“I receive my direct deposit a day earlier than all my co-workers who use other banks,” Best says. “I receive mine Wednesdays, they get theirs on Thursdays.”
Demeny gets his paycheck two days ahead of his coworkers — on Wednesday instead of Friday.
Unlike most financial institutions, Chime doesn’t wait to give you access to your money until your pay date. It adds money to your account as soon it receives notification from your employer and immediately posts the funds to your account.
“The fact that I’m paid on Wednesday versus Friday… helps me budget before the weekend even starts,” he explains, “so … I can set up my plans accordingly without overspending.”
4. No More Hidden Fees to Use Your Account
Demeny cited fees as one big reason he left Wells Fargo after opening a Chime account. He was paying $25 a year just to keep his checking account active and would’ve had to pay another $45 a year to add a savings account.
“I don’t want to have to pay to keep a bank account open, especially if I have money in it,” he says.
Chime, in comparison, charges no monthly fees (and has no minimum account balance), no overdraft fees and no foreign transaction fees.
ATMs are fee-free at MoneyPass locations. Demeny uses the ATM at a local Walmart, about a 10-minute drive from home.
On those rare occasions when there’s no fee-free ATM nearby, the app also helps him find businesses where he can get cash back at check out, like a nearby grocery store.
5. Earn Money for Telling People Why You Love Chime
Demeny is an Apple sales associate by day, but he doesn’t rely on salesmanship to convince friends and co-workers to try Chime.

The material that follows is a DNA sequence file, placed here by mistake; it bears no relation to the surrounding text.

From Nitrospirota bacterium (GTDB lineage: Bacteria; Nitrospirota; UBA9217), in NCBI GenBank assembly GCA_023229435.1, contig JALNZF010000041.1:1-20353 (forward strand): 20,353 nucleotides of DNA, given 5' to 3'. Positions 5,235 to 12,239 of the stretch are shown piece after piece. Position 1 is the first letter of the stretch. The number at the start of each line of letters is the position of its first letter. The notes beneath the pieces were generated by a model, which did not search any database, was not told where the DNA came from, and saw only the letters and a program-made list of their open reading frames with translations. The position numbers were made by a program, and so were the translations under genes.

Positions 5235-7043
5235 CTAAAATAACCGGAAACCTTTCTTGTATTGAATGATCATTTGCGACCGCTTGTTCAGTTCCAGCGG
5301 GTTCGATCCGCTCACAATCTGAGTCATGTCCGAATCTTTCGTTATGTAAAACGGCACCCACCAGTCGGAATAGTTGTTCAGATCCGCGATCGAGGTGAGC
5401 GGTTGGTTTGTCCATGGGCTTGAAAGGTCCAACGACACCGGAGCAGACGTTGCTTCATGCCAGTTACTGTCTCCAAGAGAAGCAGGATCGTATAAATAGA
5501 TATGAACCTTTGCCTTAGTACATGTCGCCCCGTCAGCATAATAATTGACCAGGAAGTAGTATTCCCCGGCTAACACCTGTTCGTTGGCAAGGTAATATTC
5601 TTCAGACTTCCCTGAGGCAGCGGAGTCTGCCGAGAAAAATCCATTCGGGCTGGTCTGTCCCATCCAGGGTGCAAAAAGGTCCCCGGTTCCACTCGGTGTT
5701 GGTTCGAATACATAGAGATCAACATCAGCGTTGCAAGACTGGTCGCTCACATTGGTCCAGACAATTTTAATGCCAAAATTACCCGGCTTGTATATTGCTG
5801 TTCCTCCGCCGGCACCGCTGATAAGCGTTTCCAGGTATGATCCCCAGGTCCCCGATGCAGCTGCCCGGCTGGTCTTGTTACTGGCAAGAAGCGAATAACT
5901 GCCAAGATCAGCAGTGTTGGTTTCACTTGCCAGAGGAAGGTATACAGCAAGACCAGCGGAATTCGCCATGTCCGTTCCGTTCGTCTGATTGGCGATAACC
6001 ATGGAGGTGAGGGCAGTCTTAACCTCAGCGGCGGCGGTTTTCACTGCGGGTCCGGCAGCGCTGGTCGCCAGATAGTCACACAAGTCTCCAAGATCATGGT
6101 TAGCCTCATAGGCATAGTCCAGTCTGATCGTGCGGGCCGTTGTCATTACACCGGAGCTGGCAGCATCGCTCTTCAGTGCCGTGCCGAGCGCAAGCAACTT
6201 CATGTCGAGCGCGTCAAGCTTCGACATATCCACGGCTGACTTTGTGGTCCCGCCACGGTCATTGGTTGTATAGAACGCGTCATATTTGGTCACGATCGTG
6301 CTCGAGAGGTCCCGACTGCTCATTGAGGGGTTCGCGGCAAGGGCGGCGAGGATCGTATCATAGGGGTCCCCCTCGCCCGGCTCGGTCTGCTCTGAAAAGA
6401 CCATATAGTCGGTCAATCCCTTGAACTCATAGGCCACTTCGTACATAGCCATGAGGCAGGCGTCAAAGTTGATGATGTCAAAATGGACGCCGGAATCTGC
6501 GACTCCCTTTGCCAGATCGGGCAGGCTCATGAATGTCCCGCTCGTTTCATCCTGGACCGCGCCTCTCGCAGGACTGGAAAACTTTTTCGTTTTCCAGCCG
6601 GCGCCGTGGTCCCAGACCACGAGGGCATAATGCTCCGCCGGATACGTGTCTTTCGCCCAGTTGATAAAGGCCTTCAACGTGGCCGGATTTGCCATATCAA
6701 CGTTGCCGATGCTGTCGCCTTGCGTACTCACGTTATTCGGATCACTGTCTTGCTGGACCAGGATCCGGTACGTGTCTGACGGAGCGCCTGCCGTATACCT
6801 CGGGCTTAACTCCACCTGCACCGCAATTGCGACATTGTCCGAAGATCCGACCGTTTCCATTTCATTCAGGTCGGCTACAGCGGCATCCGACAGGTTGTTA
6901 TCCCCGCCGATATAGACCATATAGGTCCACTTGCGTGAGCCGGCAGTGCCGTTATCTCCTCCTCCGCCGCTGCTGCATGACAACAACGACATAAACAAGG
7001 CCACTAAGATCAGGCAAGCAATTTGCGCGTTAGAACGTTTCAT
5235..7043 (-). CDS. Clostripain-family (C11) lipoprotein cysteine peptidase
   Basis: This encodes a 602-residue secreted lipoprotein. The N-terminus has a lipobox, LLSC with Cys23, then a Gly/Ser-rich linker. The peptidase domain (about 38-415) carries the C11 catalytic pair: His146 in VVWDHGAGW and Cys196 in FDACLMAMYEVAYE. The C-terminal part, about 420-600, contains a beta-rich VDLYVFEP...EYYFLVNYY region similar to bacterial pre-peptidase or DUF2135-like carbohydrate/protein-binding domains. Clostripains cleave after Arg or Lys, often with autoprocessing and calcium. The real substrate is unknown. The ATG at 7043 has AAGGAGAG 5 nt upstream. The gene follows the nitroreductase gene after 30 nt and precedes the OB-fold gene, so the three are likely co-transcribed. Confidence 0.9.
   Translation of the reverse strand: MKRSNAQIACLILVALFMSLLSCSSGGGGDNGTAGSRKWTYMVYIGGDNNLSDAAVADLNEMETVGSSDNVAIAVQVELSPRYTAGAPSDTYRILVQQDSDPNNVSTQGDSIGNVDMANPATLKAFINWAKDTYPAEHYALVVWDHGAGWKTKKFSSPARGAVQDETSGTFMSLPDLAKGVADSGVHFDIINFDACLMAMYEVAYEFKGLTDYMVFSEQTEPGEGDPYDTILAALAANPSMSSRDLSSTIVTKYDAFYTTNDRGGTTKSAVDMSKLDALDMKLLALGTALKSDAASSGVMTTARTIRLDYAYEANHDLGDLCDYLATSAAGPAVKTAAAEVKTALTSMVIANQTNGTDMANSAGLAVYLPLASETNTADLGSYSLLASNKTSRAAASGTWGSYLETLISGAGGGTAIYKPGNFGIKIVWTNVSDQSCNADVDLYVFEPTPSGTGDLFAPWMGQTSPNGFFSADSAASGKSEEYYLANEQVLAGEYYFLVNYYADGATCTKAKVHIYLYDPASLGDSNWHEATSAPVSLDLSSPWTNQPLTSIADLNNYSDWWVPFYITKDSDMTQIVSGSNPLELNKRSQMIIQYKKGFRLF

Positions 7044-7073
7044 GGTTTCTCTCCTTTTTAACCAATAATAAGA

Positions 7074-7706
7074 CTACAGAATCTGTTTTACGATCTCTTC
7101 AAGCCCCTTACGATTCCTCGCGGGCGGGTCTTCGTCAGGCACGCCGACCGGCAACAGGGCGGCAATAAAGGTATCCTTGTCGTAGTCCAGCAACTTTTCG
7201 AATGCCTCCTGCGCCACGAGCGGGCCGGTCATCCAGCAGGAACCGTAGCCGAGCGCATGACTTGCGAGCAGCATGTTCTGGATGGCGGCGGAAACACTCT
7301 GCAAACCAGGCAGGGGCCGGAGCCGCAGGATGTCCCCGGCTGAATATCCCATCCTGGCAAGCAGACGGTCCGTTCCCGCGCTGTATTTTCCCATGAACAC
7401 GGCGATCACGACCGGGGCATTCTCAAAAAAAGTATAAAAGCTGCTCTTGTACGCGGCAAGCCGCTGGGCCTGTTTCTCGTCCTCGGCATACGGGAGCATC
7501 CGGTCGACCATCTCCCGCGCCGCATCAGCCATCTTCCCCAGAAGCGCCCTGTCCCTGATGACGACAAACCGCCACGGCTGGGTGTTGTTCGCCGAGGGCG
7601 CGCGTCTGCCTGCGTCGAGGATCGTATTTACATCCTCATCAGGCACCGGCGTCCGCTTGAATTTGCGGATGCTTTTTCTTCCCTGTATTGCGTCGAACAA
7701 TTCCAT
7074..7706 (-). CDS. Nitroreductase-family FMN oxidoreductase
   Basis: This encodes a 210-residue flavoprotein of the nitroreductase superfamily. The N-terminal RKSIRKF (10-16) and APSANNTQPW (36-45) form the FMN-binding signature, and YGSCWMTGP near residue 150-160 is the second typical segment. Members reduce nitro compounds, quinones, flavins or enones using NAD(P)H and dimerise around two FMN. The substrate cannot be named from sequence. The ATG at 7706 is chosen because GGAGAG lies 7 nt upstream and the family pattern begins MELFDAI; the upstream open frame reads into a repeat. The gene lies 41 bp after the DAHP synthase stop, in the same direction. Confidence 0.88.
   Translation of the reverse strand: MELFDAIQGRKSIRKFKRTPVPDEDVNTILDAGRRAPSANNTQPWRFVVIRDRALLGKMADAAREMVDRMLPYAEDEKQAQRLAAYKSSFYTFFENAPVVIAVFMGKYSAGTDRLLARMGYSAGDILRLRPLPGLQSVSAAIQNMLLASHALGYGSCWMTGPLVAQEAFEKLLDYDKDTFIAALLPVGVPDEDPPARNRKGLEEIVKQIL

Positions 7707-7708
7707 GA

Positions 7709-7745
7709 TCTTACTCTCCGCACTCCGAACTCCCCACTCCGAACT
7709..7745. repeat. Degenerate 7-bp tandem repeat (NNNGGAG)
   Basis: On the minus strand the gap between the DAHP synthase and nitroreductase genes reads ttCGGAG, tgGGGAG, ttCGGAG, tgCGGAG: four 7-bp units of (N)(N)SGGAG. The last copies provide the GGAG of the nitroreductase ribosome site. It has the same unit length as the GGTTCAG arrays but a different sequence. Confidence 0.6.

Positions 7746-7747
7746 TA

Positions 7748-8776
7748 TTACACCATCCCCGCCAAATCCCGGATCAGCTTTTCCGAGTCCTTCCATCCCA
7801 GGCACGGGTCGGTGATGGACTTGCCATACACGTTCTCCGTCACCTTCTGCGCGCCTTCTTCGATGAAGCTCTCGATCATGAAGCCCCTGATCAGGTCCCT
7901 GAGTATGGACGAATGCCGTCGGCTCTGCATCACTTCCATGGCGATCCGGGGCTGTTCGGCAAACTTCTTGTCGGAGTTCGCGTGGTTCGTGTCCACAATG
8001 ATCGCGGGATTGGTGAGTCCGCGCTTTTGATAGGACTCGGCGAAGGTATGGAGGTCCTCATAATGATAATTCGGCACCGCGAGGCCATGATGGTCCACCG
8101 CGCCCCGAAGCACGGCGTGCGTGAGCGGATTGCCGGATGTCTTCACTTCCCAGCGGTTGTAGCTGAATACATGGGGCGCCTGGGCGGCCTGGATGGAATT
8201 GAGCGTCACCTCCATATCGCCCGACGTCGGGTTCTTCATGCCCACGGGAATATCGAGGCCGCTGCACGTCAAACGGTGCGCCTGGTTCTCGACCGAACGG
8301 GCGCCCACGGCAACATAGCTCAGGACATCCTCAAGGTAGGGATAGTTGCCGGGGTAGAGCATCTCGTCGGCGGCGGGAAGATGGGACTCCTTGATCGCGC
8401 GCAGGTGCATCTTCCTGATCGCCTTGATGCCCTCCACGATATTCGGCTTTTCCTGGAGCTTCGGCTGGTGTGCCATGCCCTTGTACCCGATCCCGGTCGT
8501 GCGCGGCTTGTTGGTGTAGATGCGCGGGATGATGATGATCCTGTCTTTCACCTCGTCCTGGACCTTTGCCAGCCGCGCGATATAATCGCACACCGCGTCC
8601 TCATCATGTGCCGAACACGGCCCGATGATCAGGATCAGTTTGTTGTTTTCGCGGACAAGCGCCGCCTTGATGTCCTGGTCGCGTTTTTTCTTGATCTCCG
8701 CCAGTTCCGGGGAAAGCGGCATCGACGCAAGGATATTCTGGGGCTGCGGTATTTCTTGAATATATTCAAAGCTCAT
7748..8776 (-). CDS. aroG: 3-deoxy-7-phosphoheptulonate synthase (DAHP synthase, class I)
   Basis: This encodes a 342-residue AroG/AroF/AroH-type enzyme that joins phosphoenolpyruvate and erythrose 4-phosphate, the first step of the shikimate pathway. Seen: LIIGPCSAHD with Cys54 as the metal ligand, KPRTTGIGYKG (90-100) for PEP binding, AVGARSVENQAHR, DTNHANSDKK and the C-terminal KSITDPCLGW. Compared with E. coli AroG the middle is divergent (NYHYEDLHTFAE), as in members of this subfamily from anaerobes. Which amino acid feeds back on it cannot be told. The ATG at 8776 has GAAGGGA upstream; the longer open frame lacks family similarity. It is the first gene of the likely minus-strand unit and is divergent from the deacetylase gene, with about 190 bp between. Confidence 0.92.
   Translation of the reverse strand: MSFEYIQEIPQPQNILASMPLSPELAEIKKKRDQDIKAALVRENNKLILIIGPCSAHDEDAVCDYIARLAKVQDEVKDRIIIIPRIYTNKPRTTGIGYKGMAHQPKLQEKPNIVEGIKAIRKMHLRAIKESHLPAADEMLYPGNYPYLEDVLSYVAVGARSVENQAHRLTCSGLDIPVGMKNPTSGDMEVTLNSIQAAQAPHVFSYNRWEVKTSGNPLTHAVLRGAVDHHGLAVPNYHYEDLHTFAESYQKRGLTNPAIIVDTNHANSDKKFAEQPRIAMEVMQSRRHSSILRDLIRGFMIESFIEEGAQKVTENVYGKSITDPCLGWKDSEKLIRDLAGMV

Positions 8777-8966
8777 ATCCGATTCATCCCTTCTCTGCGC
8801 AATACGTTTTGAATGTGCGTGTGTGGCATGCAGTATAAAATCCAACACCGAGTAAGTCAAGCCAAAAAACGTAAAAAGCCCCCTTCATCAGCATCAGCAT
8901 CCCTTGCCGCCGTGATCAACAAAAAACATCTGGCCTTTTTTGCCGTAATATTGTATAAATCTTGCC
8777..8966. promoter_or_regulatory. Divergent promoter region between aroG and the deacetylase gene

“I don’t feel like I’m upselling a product,” he says. “I feel like I’m talking very happily about something, because I feel for it..”
Lucky for him, Demeny can get paid for those he “happily” converts.
6. Do Your Banking From Anywhere
“The app is user friendly and convenient,” Best says.
Demeny echoed that sentiment, mentioning several times how easy the Chime app is to use. Signing up took just a few steps, and he received his debit card in the mail in four or five days.
You can also link an existing bank account and transfer money back and forth with the Chime app. Once you have direct deposit set up, you can use Chime’s mobile check deposit feature to deposit paper checks via the app.
If you ever need to mail a paper check for those old school payments like your monthly rent, you can enter the payment info into the app, and Chime will cut a check and mail it for you.
Dana Sitar (@danasitar) is a senior writer/newsletter editor at The Penny Hoarder. She’s written for Huffington Post, Entrepreneur.com, Writer’s Digest and more, attempting humor wherever it’s allowed (and sometimes where it’s not).